Avoncliff and Avoncliff Aqueduct: (Train station) There is a train station, the Mad Hatter Tea Room and The Cross Guns pub in Avoncliff. The train station is near the canal path, under the aqueduct ("request" stop). We were not sure how to get the train to stop for you, so we walked back to the station at Bradford on Avon (only a 20 minute walk).
Bradford on Avon: (Bus stop, train station) This is a good stopping point for the walk from Bath. From the canal you walk through Barton Farm Park to the town. Bradford on Avon is a beautiful town and is worth a visit. There are many good restaurants, tea shops and pubs. We loved The Old Bridge Tea Shop (right in the center) and had an excellent lunch there. They have won awards for their teas. You can also visit the medieval Tithe Barn (1341, in Barton Farm Park by the canal), the Saxon Church (the age of the church is under debate - between the 8th and 11th centuries), the Ancient Bridge (parts date to the 1200s), and the Weavers' Cottages (go over the bridge, turn left following signs to Saxon Church, then take the small lanes up the hill to the beautiful old row houses).
There are locks on the canal here (just past the town). You can take a bus or train back to Bath. The train station is near the canal.
The Old Bridge Tea Shop in Bradford on Avon (small building in center of photo)
Renting a Bike
You can rent bikes at Bath, near the train station, at the Angelfish Restaurant near the Dundas Aqueduct and at Bradford on Avon. I don't think you can rent in one place and drop off in another. We saw lots of bikers out on the canal path.
Locks on the Kennet and Avon Canal - The Devizes Flight
On the canal from Bath to Bradford on Avon, there are only two locks, where the canal starts in Bath. If you want to see a spectacular display of locks, drive to Devizes, a Wiltshire market town east of Bath. There is a public parking lot in the center of town, north of the main road at The Wharf (it is a Pay and Display lot). The parking lot is on the edge of the canal and you can get on the canal path there.
There are 29 locks in total on the canal starting from the western edge of Devizes and going west to the Foxhanger Wharf, but the most spectacular are the 16 in a row on Caen Hill (called the Devizes Flight). From the center of Devizes, walk west along the canal for about 15 minutes and you come to the top of the Caen Hill. Look down and you will see the line of 16 locks.
From the bottom of Caen Hill near Devizes looking at the 16 locks
This is the longest row of continuous locks in Britain. The water level raises 237 feet over a distance of 2.5 miles.
There are pubs along the canal here. We stopped for lunch at one between Devizes and the top of the Caen Hill (the Black Horse) where we had lunch sitting on picnic tables along the canal. Visit the Kennet & Avon Canal Trust Museum at The Wharf in Devizes (on the canal).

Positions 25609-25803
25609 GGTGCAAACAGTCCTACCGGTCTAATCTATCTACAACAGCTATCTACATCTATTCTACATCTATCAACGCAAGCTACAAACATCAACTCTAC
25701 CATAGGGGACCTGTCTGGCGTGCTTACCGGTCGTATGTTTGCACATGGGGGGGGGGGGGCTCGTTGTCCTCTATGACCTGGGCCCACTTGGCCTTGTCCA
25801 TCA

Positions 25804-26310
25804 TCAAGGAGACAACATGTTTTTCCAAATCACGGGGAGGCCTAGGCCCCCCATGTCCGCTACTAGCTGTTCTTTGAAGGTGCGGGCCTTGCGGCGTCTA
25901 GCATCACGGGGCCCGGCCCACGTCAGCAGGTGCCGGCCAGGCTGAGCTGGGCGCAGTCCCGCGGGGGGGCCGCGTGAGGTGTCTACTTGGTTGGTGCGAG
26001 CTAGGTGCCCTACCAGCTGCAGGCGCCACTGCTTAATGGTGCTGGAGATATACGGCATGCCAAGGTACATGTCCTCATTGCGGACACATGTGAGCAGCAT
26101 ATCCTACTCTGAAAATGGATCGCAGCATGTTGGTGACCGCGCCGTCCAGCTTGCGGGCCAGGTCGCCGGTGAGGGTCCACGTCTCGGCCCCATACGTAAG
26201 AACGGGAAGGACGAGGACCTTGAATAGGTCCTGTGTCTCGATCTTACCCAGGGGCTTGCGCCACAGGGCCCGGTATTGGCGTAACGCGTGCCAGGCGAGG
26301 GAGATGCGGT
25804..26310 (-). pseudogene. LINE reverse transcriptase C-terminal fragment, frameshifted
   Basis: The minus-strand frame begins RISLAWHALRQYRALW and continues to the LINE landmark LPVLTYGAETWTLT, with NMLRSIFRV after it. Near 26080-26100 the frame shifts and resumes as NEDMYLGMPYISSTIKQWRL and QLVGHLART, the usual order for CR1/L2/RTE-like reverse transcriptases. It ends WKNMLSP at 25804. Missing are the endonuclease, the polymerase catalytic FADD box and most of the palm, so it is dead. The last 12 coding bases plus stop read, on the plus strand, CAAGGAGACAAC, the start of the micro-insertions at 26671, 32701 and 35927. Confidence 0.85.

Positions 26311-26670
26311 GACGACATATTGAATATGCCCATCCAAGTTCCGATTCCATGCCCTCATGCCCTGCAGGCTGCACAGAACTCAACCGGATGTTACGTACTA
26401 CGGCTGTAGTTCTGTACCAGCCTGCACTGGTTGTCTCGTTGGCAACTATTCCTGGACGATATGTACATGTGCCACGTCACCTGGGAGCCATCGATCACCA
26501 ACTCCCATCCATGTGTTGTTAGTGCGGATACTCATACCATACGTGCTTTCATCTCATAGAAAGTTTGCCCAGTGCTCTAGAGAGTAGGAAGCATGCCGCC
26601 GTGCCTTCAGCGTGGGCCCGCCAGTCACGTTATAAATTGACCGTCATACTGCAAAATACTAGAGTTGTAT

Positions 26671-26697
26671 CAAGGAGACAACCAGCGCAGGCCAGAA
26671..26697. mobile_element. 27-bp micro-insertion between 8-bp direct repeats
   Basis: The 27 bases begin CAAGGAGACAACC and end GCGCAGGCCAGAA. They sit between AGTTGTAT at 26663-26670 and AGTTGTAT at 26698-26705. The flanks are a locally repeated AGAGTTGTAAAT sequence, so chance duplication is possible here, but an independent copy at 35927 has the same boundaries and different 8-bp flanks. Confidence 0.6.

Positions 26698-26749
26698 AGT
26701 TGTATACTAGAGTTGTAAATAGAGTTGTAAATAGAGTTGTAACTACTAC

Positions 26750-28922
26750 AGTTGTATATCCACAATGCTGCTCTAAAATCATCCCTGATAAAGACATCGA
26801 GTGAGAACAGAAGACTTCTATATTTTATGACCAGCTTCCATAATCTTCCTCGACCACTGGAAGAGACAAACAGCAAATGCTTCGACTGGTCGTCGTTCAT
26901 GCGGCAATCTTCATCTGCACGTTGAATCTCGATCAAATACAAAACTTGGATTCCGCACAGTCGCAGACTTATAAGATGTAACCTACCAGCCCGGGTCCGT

If you are traveling in southern England, try to find your way to a piece of the Kennet and Avon Canal. It is beautiful, interesting, exciting - and, if nothing else, a good walking area.
Slow Travel Photos: My photos of the walk along the canal from Bath to Bradford on Avon.
Slow Travel Photos: My photos of the Caen Hill locks in Devizes (Devizes Flight).
Map: Kennet & Avon Canal, GEO Projects - British Waterways, 4th Edition: Brochure from the tourist office £4.75. Detailed map of the canal and River Avon from Reading to Bristol.
www.katrust.org: Kennet and Avon Canal Trust.
www.britishwaterways.co.uk: British Waterways organization
www.waterscape.com: British Waterways - Waterscape, information on all waterways and canals. (They use the cottages4you database for holiday cottages on the site.)
www.canals.com: George's Canal Boating in the U.K. and Europe.
www.southernwalks.co.uk: Southern Walks. Phil did the complete three day walk from Reading to Bath on the Kennet and Avon Canal. "I had come seventy-five miles in three days, which wasn't bad, and I had travelled on foot without the need for transport or accommodation. It had not always been a comfortable experience. But I was glad I had done it."
www.keeping-up.co.uk/Canals/: Allan and Debbie's Canal Trips, personal accounts of traveling the canals in England.
www.heartofwessex.org.uk: Heart of Wessex Train Line and area information
www.wessextrains.co.uk : Heart of Wessex Rail Line (train stations in Bath, Avoncliff, Freshford, Bradford on Avon)
Bike and Narrowboat Rentals
Slow Travel UK - Travel Notes - Canal Boats: Vacationing on canal boats in England
www.thelockinn.co.uk: The Lock Inn, bike and boat rentals at Bradford on Avon
www.bathcanal.com: Bath and Dundas Canal Co. with boats, canoes, narrowboats, and bike rentals at the Brass Knocker Basin by the Dundas Aqueduct between Bath and Bradford on Avon
www.bath-narrowboats.co.uk : Bath Narrowboats in Bath, narrowboat rentals
www.visitbath.co.uk: Bath Tourist office
www.bradfordonavon.co.uk: Bradford on Avon Tourist office
www.visitwiltshire.co.uk: Wiltshire Tourist office
www.devizes.co.uk: Devizes town page
www.thisiswiltshire.co.uk/wiltshire/tourism/: This is Wiltshire Tourism, Wiltshire Times (newspaper)
www.britannia.com/church/saxchurch/bradford1.html: St. Laurence Church (Saxon) in Bradford on Avon